U.N. Commission on Human Rights, Report of the Special Rapporteur on torture and cruel, inhuman or degrading treatment or punishment, U.N. Doc. E/CN.4/1994/31 (1994)(Nigel Rodley, Special Rapporteur).

Equatorial Guinea

Information transmitted to the Government

227. By letter dated 26 August 1993 the Special Rapporteur advised the Government that he had received information according to which torture is habitually used in Equatorial Guinea as a means of extracting confessions from detainees or as a form of punishment. Although it is used principally against political detainees, it is reportedly also used against persons suspected of ordinary offences. Methods of torture include beatings, applied particularly to the soles of the feet, electric shocks applied to the genital organs and hanging of the detainees by their feet or arms. Torture is common, above all during police detention, but it was reported also that prisoners already sentenced have sometimes been removed from prison by security forces and tortured.

228. Conditions in the penitentiary centres are reported to be deplorable, particularly for women. Neither the "Black Beach" prison in Malabo nor Bata prison provides any real separation between men and women, and cases of sexual abuse and rape of women by male prisoners and/or guards are allegedly common. Medical care is systematically refused.

229. The following individual cases were transmitted to the Government:

(a) Andrés Angue Abeso a former member of the town council of Sen-Esason, was arrested in April 1992 on accusation of having used magic against the authorities. He was said to have been severely beaten, and tied to a post and left in the sun for five hours.

(b) Demetrio Alfara, Tomás Buechecu, Julio Esono, Enrique Ndong, Pablo Ndong, Gaspar Ondo and Guadalupe Ngue were part of a group of 29 persons who were detained on 1 September 1992 when the police raided the offices of the Progress Party of Equatorial Guinea (PPGE) at Malabo. The detainees were taken to the National Police headquarters, and the persons listed above were transferred to Playa Negra prison. All of them were reportedly beaten on the soles of their feet.

(c) Esteban Juan Mbomio Nchama a prisoner serving a four-year sentence at Black Beach prison, was taken to a police station on 8 June 1991 for interrogation in connection with some prisoners accused of murder. His hands and feet were reportedly tied up, and he was beaten and suspended by the wrists for six hours until one of his arms broke. He was then taken back to the prison where he was kept in a punishment cell for seven months. No medical care was provided.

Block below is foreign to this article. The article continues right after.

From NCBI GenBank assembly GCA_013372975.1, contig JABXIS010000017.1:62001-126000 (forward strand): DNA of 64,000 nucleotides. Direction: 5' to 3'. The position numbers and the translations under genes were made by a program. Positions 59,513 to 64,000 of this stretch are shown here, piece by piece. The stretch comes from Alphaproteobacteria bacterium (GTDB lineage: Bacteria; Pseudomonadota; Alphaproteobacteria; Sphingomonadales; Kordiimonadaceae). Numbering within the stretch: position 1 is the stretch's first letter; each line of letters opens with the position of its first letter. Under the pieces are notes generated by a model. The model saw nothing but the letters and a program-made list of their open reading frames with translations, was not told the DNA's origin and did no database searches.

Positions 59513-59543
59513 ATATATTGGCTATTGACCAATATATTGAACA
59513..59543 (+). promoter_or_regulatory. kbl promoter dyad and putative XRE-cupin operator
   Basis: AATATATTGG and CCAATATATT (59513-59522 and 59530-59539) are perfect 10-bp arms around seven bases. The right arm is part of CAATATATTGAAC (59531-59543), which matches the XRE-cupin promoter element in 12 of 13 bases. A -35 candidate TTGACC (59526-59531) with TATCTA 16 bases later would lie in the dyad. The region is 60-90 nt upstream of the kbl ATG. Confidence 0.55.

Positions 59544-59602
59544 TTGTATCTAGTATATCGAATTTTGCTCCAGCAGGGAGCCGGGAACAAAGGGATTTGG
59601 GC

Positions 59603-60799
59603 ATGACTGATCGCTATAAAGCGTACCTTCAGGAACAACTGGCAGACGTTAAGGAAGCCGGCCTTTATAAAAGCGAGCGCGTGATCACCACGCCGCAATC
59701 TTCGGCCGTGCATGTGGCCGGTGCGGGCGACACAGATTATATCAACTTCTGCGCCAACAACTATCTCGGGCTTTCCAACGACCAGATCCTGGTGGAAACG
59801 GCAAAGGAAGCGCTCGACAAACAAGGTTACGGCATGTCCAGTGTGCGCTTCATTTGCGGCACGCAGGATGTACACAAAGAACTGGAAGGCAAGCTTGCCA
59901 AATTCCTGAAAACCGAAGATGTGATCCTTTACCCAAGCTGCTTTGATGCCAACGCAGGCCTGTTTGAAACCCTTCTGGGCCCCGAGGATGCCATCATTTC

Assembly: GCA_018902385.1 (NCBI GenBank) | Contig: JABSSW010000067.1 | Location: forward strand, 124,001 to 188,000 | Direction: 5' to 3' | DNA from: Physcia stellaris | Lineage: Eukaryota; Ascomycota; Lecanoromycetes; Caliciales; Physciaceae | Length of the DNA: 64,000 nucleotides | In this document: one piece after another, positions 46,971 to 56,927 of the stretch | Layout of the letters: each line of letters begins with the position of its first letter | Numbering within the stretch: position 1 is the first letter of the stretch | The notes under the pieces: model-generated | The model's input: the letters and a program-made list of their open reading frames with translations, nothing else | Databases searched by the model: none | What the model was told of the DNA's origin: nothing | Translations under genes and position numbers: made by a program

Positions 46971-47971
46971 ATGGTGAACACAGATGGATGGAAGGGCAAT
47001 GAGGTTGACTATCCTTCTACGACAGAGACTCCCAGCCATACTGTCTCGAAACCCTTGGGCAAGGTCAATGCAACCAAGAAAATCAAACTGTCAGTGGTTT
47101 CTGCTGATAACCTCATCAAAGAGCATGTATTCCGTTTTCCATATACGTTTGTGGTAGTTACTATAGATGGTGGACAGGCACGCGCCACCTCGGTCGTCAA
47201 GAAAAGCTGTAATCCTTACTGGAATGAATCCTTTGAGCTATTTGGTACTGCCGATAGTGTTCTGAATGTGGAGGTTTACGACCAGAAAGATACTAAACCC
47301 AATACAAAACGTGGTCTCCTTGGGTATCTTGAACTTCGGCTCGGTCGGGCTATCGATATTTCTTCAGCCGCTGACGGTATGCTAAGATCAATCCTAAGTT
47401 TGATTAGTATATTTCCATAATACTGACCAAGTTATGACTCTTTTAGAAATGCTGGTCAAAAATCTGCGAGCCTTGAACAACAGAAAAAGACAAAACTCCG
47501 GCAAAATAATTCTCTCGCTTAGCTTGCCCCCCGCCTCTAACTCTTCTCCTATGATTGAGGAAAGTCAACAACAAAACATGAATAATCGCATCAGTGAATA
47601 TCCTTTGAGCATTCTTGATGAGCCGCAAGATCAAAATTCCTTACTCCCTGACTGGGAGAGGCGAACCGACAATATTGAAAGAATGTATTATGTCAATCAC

(d) Dámaso Abaga Nve died on 31 March 1993 allegedly as a result of torture inflicted on the premises of Ebebiyin police station. A doctor from the district hospital reportedly examined the body and confirmed a fracture of the left hand, three bruises to the head, two frontal bruises and interdigital cuts on the left hand.

230. The Special Rapporteur was also informed that, in connection with a peaceful demonstration held in Bata on 24 November 1992, about 40 students and teachers were arrested by the police and detained for two days. All of them were reported to have been seriously tortured.

231. Furthermore, on 17 December 1992, about a hundred persons were arrested in Malabo, including teachers of the Rey Malabo National Institute of Secondary Education, and released about 10 days later. According to reports, most of them were repeatedly beaten on the head, back, genital organs and the soles of their feet. For example, Celestino Bacale, a member of the Convergence for Social Democracy, sustained serious injuries to the kidney area and broken teeth, and Arsenio Moro several broken ribs and a pierced tympanum.

Urgent appeals

232. The Special Rapporteur made urgent appeals on behalf of the persons referred to in the following paragraphs, with regard to whom fears were expressed that they might be subjected to torture while in detention. The dates on which the appeals were transmitted appear in brackets at the end of the corresponding summaries.

233. Twenty-one persons were arrested in Malabo at the end of August 1993 at the time of the return from exile of the leader of the Unión Popular party. It was alleged that the detainees were taken to the barracks of the former Moroccan Guard, where they were doused with petrol and left in the sun for several hours. One of the detainees, who was later released, allegedly suffered a severe beating which caused ear, leg and thigh injuries and left him with great difficulty in walking. It was also reported that one member of the Unión Popular, Pedro Motu, was detained on 22 August and died a few days later in Black Beach prison as a result of injuries caused by torture. (31 August 1993)

234. Francisco Engono Micué, a 51-year-old civil servant from the municipality of Bata and his cousin José Ramón Obama, were allegedly detained on 31 August 1993 in Bata by members of the security police and beaten on the way to the police station. (3 September 1993)

235. Tobías Obiang Nguema, a former army lieutenant, was allegedly detained on 3 September 1993 in Ebebiyín in north-west Río Muni province. It was reported that he was later transferred to Malabo, where he was interrogated at the military barracks situated in the vicinity of the President's palace, and that during interrogation he was severely tortured to force him to sign a confession concerning his involvement in an attempt to overthrow the present Government. (14 September 1993)

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